Sunday, April 16, 2023

The Book of Kells

The BBC once suggested it was "Medieval Europe's greatest treasure." The Book of Kells is a Latin Gospel (with added material) created c.800 CE whose precise place of origin is unknown. For centuries it resided at the Abbey of Kells in County Meath, Ireland, which is how it got its current name.

It has 340 vellum leaves, 13 by 9.8 inches, both sides of which are used, totaling 680 pages which were bound into four separate volumes in 1953. Ten of the pages are illustrations, like the "Chi ro" page seen here. Chi ro are the first letters of Christ's name. It stands out because of the ornate illustrations, combining traditional Christian iconography with the complex and intertwined images of animals and humans found in the art of the British Isles. Even the text pages are filled with elaborate decoration. The text, written with iron gall ink, gives evidence of handwriting by at least three different scribes.

For a long time the book was thought to be created in the time of St. Columba, possibly even by him, but the style of the lettering system suggests it was long after. Proponents of the Columba theory suggest that maybe it was created to mark the 200th anniversary of his death. Various theories place its origin at Iona, or Kells, or started at the former and finished at the latter.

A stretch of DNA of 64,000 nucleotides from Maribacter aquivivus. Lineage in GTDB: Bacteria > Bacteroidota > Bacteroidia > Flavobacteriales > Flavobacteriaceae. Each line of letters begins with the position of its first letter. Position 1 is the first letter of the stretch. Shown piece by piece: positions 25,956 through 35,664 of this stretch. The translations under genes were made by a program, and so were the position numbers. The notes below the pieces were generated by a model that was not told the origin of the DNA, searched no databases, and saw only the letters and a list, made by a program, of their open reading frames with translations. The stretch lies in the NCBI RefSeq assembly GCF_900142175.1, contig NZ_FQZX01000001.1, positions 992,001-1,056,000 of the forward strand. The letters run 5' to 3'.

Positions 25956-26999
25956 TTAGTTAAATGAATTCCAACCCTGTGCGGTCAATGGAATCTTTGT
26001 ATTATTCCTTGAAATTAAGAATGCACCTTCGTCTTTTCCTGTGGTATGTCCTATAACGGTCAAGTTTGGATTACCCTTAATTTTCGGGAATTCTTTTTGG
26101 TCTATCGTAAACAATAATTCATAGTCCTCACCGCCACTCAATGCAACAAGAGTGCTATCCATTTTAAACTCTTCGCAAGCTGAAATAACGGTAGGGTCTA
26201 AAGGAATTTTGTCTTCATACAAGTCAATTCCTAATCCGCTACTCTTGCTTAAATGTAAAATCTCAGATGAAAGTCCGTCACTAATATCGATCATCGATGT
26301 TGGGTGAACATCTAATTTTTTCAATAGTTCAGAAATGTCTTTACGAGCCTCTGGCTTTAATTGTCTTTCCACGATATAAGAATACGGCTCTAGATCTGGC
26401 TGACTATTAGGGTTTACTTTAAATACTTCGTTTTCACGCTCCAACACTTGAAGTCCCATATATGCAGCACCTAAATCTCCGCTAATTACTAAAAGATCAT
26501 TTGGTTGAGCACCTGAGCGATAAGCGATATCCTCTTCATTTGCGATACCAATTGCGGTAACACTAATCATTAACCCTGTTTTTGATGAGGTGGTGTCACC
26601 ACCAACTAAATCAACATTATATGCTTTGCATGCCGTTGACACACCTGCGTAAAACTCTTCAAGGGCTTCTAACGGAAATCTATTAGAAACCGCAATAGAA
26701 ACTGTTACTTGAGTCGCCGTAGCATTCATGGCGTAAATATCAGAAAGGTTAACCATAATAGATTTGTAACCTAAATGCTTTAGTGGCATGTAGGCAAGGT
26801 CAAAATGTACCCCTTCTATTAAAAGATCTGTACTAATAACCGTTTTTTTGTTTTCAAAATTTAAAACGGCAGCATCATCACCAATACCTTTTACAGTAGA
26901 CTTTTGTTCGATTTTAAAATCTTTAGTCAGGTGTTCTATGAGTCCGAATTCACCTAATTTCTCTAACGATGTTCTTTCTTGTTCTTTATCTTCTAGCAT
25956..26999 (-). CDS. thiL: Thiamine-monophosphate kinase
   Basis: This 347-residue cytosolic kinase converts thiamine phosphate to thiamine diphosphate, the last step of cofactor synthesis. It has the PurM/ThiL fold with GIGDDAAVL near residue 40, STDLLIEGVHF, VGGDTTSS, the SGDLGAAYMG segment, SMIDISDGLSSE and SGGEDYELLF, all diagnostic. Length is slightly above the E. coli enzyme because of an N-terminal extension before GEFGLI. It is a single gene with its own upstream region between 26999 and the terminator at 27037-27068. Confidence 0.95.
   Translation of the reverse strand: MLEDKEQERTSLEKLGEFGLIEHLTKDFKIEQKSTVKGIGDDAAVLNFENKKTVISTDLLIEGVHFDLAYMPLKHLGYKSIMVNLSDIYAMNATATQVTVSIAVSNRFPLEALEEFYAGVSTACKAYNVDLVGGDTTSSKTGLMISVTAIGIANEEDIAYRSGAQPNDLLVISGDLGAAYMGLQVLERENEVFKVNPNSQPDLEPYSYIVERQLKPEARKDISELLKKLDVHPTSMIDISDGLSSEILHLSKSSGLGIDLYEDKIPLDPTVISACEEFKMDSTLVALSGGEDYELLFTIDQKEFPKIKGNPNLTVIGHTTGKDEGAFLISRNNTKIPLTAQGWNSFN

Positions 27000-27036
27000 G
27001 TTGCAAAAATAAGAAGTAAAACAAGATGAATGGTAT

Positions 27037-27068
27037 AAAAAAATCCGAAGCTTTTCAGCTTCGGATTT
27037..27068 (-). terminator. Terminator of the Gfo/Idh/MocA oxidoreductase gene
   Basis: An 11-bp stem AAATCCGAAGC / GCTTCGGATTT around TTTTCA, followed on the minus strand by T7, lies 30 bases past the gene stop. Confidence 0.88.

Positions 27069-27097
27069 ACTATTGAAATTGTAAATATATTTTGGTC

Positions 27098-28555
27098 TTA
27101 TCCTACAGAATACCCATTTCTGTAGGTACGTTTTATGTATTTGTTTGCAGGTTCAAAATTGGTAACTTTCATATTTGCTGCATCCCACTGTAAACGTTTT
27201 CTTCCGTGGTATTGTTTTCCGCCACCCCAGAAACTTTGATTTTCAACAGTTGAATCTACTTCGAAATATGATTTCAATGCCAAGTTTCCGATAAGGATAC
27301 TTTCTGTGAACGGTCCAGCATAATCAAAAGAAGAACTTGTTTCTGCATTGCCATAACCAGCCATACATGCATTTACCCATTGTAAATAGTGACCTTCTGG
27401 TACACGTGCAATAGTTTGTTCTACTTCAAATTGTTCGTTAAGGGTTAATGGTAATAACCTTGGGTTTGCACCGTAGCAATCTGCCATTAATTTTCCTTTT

Perhaps one of the most interesting parts of its history is that it survived Viking invasions and other events. The Annals of Ulster record (the first reference to the book) that in 1007 "the great Gospel of Columkille,  the chief relic of the Western World, was wickedly stolen during the night from the western sacristy of the great stone church at Cenannas on account of its wrought shrine" (a wrought shrine is the elaborately and richly decorated box for holding a book). The Annals' reference to Columcille (St. Columba's real name) is why scholars link it to him.

The Book of Kells now resides in the Trinity College Library in Dublin. If you'd like your own copy, you can find a facsimile edition here.

For a more lighthearted look at medieval books, how about if tomorrow we look at the first medieval book of jokes?

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